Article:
Heritage does not consist of material possessions and objects, but rather the history, culture and traditions that are passed from one generation to the next. This is the theme of the short essay "Everyday Use" by Alice Walker. She establishes her theme through the character development of Mama, Maggie and Dee. Walker reveals her feelings about heritage by contrasting the characters of Mama and Maggie with that of Dee. .
Walker uses the characters of Maggie and Mama and their relationship to portray what true heritage is. Maggie is the daughter actually listening to the stories of her ancestors and learning the customs and traditions of her people. When Dee is seizing possession of the churn top, it is Maggie who is able to recall that "Aunt Dee's first husband whittled the dash His name was Henry, but they called him Stash,"(Walker 361). Later, when Dee claims that Maggie will wear out the quilts if she uses them, Mama points out that "She can always make some more .Maggie knows how to quilt,"(362) Maggie is the one that has the ability to carry on the ability of making quilts. Dee just wants the quilts for material value. Mama has the stories of their ancestors as far back as she can remember stored in her brain. When they are discussing the quilts Mama recollects, "They had been pieced together by Grandma Dee and then Big Dee and me had hung them on the quilt frames on the front porch and quilted them,"(361-362). The quilts don't have any sentimental value to Dee because she doesn't know how they were made, or by who, and the stories behind them. It is the appreciation that Mama and Maggie have for these items and their willingness to include them in their present lives that shows their heritage .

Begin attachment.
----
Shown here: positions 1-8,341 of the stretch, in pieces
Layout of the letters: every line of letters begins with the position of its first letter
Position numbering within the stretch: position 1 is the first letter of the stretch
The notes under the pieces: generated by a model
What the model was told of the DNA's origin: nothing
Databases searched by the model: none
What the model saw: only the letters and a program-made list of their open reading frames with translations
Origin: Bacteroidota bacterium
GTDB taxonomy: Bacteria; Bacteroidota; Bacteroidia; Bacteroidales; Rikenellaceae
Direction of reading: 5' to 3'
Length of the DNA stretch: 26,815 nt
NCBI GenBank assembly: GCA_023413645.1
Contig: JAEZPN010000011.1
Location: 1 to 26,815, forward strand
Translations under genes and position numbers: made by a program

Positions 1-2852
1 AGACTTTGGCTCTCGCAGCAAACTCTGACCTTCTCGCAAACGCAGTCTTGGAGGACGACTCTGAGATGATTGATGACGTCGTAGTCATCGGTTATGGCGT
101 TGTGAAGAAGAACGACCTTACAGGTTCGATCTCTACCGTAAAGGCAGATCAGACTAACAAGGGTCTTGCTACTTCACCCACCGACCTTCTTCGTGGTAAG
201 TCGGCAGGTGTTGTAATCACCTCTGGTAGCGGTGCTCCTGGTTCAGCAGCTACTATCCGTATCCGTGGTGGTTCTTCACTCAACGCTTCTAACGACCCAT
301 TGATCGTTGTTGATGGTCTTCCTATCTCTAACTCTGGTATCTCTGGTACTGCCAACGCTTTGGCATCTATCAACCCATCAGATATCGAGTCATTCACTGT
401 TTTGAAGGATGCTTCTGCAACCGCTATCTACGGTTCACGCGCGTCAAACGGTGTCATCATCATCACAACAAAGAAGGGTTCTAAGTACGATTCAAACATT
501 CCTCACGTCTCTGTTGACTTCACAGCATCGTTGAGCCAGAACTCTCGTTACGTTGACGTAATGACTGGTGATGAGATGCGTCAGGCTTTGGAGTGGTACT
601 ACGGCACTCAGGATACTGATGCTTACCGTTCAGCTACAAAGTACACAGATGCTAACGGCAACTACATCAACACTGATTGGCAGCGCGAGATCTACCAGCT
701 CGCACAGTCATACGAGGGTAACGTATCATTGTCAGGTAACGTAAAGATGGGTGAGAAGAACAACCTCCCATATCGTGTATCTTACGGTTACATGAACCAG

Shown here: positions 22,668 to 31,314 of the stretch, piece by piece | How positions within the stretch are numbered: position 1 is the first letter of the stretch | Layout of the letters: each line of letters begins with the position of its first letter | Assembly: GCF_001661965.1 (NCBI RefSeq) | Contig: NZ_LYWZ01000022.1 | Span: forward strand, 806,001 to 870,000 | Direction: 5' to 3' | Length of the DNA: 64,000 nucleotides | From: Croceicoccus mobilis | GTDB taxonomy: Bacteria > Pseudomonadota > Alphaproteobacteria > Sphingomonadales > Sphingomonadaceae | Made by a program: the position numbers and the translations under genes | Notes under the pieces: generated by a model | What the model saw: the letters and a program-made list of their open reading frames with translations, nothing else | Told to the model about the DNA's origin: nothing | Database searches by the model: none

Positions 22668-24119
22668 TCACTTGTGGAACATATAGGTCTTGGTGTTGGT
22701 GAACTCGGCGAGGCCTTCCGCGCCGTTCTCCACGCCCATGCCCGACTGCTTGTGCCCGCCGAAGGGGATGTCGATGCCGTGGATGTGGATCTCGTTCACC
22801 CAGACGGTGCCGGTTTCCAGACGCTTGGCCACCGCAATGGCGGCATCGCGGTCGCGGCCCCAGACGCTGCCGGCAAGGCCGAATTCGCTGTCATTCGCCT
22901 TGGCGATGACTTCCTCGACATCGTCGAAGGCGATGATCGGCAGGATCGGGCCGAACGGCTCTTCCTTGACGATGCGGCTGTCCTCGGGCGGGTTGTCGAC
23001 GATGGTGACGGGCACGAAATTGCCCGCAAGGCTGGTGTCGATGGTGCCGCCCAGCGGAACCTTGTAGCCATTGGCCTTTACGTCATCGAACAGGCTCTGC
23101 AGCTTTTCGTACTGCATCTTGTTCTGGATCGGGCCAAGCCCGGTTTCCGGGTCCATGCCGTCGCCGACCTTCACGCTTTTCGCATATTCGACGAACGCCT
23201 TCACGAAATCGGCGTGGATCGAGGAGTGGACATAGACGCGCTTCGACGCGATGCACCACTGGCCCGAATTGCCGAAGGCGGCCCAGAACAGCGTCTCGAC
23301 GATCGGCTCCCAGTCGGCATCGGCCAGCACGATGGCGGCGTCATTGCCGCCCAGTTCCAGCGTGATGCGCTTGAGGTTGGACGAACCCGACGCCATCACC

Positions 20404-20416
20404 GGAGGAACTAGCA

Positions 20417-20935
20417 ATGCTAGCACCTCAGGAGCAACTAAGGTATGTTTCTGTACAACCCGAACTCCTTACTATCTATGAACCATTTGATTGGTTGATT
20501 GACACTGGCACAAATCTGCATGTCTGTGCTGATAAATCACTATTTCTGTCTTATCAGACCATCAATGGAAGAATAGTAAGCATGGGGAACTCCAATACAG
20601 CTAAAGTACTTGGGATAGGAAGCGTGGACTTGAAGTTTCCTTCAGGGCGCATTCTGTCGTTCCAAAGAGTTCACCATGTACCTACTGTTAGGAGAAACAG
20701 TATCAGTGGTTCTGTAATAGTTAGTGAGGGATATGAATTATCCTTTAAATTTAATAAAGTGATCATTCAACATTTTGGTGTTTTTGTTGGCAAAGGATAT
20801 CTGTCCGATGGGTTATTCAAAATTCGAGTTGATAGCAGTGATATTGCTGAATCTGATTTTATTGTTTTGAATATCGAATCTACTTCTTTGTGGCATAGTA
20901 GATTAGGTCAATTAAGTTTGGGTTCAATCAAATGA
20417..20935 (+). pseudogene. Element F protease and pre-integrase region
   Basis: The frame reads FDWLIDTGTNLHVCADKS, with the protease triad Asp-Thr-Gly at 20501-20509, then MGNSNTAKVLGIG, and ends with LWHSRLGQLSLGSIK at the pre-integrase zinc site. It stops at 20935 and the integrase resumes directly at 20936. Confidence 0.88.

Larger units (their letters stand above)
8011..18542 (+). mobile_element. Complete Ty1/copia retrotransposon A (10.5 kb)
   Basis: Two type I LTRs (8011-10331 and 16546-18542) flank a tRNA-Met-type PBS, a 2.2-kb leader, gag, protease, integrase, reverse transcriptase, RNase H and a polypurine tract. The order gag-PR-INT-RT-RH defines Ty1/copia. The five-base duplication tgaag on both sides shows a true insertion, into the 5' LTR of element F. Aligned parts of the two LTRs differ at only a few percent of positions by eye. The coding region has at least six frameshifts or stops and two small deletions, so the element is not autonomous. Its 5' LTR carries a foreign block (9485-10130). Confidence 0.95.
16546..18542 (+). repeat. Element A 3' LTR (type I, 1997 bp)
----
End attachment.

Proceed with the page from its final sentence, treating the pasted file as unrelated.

The character of Dee represents the people who lose touch with their culture and heritage and instead associate heritage with material things. Walker portrays Dee's character in a negative light throughout the story.